Used 2003 Ford Mustang Mach 1 Premuim
- Available V8 power, variety of trim levels, healthy dose of American attitude.
- Archaic structure, aged design.
Ford Mustang years
Used 2003 Ford Mustang Mach 1 Premuim for Sale
Edmunds' Expert Review
Fittingly, the Ford Mustang is the last surviving member of the "pony car" breed. For 2003, it's never been better.
The Ford Mustang debuted in April of 1964 as either a coupe or convertible with six or eight cylinders under the hood, and became a national sensation. Ford sold hundreds of thousands of Mustangs, convincing General Motors and Chrysler Corporation to release their own variations on the theme. By the late 1960s, the Mustang competed against the AMC Javelin, Chevrolet Camaro, Dodge Challenger, Plymouth Barracuda and Pontiac Firebird. But, like Elvis Presley, the Mustang had evolved from a lightweight and simple sporty car into an overweight and flashy muscle car. By the time the oil crisis of 1973 hit, the Mustang had lost its edge in terms of performance and appeal. Reborn for 1974, the Mustang II rode on a Pinto platform to save development costs and improve fuel economy. Emissions regulations had stifled performance, and the convertible model had disappeared from the lineup. The mid-1970s represented a dismal time for the American automobile industry, and the emasculation of the Ford Mustang is perhaps the greatest example of what went wrong in the middle of this decade. Not surprisingly, sales reached an all-time low during this period of time. Still, Ford wasn't ready to give up on the Mustang. In 1979, it was completely redesigned. There was even a performance model with a turbocharged 2.3-liter four-cylinder engine, and a stripes-and-decals Cobra version. The new Mustang proved popular, and by 1982, Ford had endowed it with a relatively strong (for the time) V8 engine and the GT designation that continues today. General Motors released a sexy new Camaro and Firebird duo in '82, so Ford countered by continually updating the Mustang GT and engineering a special turbocharged performance model called the SVO. In the late 1980s, Mustang enthusiasts heard that Ford planned to replace the rear-drive model with a front-drive car based on a Mazda. Recoiling in revulsion, these purists bombarded Ford with hate mail, effectively convincing corporate brass to keep the all-American Mustang as it was and release the new vehicle under development as the Probe. This delay meant Ford needed to market the existing and aged Mustang beyond its expiration date until a suitable replacement could be styled and engineered. To retain buyer interest, Ford kept boosting power and improving the Mustang in subtle but effective ways. The new car arrived in 1994 wearing retro styling cues such as tri-bar taillights and a side scoop. Inside, a dual-cowl dashboard provided plenty of pizzazz. A coupe and convertible were available, with either a V6 or V8 engine. A Cobra model with added horsepower and special performance upgrades paced the Indianapolis 500 that year. In 1999, the Mustang was updated with boxy new styling and more power. The Cobra was said to make more horsepower than it actually did, which made buyers who wanted tire-smoking launches more than a bit upset. The 2003 Ford Mustang appeals to those who love the burble of a V8, the handling of rear-wheel drive and the appeal of a legendary car with long and storied history.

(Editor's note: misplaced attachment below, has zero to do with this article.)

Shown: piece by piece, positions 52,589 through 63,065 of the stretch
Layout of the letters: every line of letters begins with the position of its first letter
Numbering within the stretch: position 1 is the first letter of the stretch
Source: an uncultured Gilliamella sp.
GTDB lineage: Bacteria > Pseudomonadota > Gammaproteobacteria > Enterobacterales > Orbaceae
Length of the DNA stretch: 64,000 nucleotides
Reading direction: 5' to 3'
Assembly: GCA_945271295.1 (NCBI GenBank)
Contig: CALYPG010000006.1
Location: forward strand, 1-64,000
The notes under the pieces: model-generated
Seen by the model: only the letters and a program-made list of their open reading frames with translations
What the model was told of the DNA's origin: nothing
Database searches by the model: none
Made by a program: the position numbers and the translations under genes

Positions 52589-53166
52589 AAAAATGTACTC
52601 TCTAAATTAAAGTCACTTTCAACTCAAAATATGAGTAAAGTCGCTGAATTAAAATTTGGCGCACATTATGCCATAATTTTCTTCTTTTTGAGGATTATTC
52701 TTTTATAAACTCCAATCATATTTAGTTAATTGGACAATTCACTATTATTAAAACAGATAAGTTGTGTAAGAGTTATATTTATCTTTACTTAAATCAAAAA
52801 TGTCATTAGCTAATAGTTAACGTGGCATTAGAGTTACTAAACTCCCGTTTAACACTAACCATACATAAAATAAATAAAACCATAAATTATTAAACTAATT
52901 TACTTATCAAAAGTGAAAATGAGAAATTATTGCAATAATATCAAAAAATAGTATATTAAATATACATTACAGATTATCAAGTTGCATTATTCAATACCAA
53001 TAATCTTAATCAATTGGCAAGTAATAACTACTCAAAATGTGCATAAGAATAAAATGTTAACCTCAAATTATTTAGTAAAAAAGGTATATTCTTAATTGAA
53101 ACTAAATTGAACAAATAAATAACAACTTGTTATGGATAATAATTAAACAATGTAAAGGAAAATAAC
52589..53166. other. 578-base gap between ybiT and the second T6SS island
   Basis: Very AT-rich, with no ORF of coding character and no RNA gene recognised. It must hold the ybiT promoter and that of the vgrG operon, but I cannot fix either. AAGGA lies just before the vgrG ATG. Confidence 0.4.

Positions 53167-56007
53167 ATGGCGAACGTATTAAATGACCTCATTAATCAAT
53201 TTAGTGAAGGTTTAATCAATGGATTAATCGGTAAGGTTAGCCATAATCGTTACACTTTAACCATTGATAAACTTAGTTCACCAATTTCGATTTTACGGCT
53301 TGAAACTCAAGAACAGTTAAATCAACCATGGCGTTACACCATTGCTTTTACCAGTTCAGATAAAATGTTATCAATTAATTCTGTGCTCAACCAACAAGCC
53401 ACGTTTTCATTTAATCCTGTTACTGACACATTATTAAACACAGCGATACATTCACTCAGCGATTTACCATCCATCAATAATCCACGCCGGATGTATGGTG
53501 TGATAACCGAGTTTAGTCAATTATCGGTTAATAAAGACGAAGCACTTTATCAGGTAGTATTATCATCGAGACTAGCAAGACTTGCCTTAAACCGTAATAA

Trim levels & features
Two body styles and four trim levels are available for the 2003 Ford Mustang. Base models have a V6 engine. GT, Mach 1 and Cobra get a V8. Coupes are available in each trim, while the convertible is limited to the Base, GT and Cobra. The Mach 1 and Cobra contain plenty of special equipment to justify their higher prices. The limited-production Mach 1 includes a massaged V8 engine making at least 300 horsepower, a functional shaker hood with ram-air scoop, special interior detailing, unique alloy wheels and exterior trim and a lowered, retuned sport suspension. Upgraded brakes with ABS and traction control come standard. Substantially updated for 2003 is the SVT Cobra, which makes 390 horsepower and 390 pound-feet of torque thanks to the addition of a supercharger. A new six-speed manual transmission is standard. Larger wheels and tires, stiffer springs and a tubular cross brace are included. Functional hood vents are added, and minor styling modifications distinguish the 2003 model from previous versions. Cobra convertibles have a cloth top, while both cars get new seats with upgraded leather and suede upholstery.